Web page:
The former president of Harvard University Larry Summers offers a good explanation of why the newer generations are reconsidering going to college. “General Electric looks nothing like it looked in 1975. Harvard, Yale, Princeton, or Stanford look a lot like they looked in 1975”, says Summers, who is quick to point out the how universities are falling behind in terms of keeping up with the market and the demands of the newer generations, which is even more acute in the Brazilian educational system.
The following statistic helps to confirm Summer’s assertion in terms of the impact a traditional education has on the careers of top executives: over 60% of people who appeared in the CEO 100 list compiled by the Harvard Business Review hold no MBA degree. Another widely known figure highlights the concern that universities are falling behind. Dell Technologies predicts that 85% of all professions in 2030 have yet to be “invented”.
The question is: how do we prepare these new generations of professionals if the universities are still in a 1970’s mindset? It is important to note that the life expectancy of students in college today may is around 100 years. It’s hard to believe that what they are learning today will be of any relevance in 70 or 80 years.
In an interview with Ryan Jenkins (public speaker and a specialist in “Gen Z”), Global Director for Talent Acquisition at SAP, Jenn Prevoznik has said that a university education is less important than personal skills. SAP is one of many companies that invests heavily in the training of its employees through in company courses
“Gen Z students are asking recruiters if their companies will help them to develop new skills sets to accompany the rhythm in which jobs are changing”, Says James Manyika, Director of the Mc Kinsey Global Institute in an article written by him.
Jenkins points out the fact that having come of age in an interconnected world surrounded by mobile technology, millennials think and act differently that the generations before them and require a system of learning that can engage them.
That is why he suggests that microlearning is the best way of getting the attention of this bunch, and I would like to add that it is effective when adopted by professionals of all ages; with classes that range from 2 to 15 minutes, focusing on the content becomes easier and can be done during a simple commute by bus or metro or even during work breaks.
Jenkins wrote about 6 effective tips for developing microlearning training, which also may be recommended to anyone looking to do a take a good course. Below I have paraphrased each of the 6 tips:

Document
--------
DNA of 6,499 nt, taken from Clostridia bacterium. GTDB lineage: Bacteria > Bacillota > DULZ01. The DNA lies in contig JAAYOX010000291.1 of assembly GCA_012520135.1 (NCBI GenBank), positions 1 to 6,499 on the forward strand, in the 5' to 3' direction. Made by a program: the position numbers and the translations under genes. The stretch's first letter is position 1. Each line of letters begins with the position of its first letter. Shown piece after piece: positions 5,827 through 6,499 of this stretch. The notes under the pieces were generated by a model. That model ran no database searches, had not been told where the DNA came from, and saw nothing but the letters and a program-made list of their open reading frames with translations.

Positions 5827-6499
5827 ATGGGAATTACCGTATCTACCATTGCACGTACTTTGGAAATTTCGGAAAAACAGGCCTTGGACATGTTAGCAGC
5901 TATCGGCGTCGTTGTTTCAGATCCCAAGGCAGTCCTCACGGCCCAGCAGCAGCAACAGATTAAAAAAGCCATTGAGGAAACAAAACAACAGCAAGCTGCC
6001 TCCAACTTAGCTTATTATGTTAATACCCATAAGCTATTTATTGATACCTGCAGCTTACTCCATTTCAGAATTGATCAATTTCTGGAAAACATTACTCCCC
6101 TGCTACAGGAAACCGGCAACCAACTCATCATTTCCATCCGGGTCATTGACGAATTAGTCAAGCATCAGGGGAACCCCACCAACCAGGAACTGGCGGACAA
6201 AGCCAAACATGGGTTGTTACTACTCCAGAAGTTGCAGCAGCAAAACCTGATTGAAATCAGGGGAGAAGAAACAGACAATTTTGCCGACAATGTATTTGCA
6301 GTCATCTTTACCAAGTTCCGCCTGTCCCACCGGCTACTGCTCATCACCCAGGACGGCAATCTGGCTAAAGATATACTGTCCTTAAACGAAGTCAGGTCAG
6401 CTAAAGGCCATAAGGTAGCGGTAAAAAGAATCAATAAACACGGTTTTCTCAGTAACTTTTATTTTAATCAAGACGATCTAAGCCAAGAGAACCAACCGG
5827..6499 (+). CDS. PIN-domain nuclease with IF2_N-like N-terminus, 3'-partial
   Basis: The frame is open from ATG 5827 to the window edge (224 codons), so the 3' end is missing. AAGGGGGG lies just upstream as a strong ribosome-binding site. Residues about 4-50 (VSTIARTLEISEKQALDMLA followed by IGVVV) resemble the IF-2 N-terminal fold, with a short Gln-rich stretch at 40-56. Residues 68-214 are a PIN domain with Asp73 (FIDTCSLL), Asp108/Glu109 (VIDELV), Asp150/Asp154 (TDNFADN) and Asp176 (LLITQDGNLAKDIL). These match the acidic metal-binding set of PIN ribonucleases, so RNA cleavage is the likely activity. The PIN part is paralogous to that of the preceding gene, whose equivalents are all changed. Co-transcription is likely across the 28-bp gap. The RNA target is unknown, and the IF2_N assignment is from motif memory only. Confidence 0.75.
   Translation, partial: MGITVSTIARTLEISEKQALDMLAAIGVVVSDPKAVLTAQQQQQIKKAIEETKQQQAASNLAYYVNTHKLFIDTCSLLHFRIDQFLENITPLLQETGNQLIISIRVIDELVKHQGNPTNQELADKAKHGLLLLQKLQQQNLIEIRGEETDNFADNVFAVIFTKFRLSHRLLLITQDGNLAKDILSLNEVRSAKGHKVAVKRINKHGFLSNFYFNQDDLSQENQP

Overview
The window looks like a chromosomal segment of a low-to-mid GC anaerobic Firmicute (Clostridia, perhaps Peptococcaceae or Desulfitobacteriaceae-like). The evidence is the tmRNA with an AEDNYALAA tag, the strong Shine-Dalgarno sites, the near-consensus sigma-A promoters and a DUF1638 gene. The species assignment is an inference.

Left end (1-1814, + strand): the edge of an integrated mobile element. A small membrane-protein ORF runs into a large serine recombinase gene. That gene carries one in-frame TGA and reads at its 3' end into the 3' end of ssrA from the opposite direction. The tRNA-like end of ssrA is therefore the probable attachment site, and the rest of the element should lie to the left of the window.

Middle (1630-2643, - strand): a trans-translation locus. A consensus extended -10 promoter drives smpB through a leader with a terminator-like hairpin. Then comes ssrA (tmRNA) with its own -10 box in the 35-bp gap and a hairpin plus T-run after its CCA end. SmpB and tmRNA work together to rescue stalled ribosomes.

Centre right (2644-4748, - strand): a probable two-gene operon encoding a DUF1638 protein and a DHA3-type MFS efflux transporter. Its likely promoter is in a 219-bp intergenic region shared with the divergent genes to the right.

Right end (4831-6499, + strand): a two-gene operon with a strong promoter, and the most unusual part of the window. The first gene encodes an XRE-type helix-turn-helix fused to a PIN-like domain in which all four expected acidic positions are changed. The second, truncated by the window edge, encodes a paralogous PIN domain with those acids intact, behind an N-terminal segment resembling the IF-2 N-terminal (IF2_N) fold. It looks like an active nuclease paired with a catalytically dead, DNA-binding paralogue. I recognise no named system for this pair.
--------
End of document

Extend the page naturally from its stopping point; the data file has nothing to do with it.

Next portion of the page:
- Brief and Beautiful. In order to compete for valuable attention and time, training sessions should be succinct, intuitive and sleek in its design. We are used to using apps to access websites with nice layouts and well develop content; when we set time aside for studying, it’s only natural for us to want an experience that works on the same level and not one that seems amateur in nature. Information should be easy to take in, retain and remember when needed.
- Agile and Acessible. We are increasingly more remote with our devices that grants us the autonomy to organize our time how we see fit. Therefore, the training sessions needs to be responsive and compatible with mobile devices; it must be agile and accessible at any time from anywhere.
- Instant and Intelligent. Sent information and knowledge which are useful in the preparing for you for your professional journey. Curate articles, videos, graphs that help to quickly learn solutions for your day-to-day life.
- Collaborative and Communal. Create communities where anybody can come to learn from their peers, allowing professional mentors to share their own experiences with young professionals in the beginning stages of a career and who are interested in expressing their learning desires with the rest of the group.
- Relevant and Relatable. Develop content of high relevance or they will not be engaged with. Think about all the challenges you may come across in your professional life.
- Blend and Bind. It’s important to develop real-world activities in order to make an impact. A personal, “eye-to-eye” connection is very important.
- Allow me to add a tip of my own: Be Global. Produce and curate content that have a global scope and that attend common demands across different markets. In so doing, your knowledge will have an international reach, granting you the opportunity to learn from those with a different cultural approach.
Never before have we seen so many futurist offering their visions on the professional world in the coming decades; from the evolution of A.I. to the perfection of robotics and the advent of technologies yet to be invented. Truth is, it has never been more difficult to make predictions about the future as it is now. However, one thing we can be certain about is: only those who are flexible and adaptable will have the capacity to keep up with the rapid transformations that will propel us into a society that is 100% digital, interconnected and reimagined by innovative and disruptive companies that must count on professionals who possess technical skills coupled with socio-economic knowledge.
Let’s start passing on this knowledge to those who need it the most?
(*) Chief Academic Officer of InterGroup Education Technology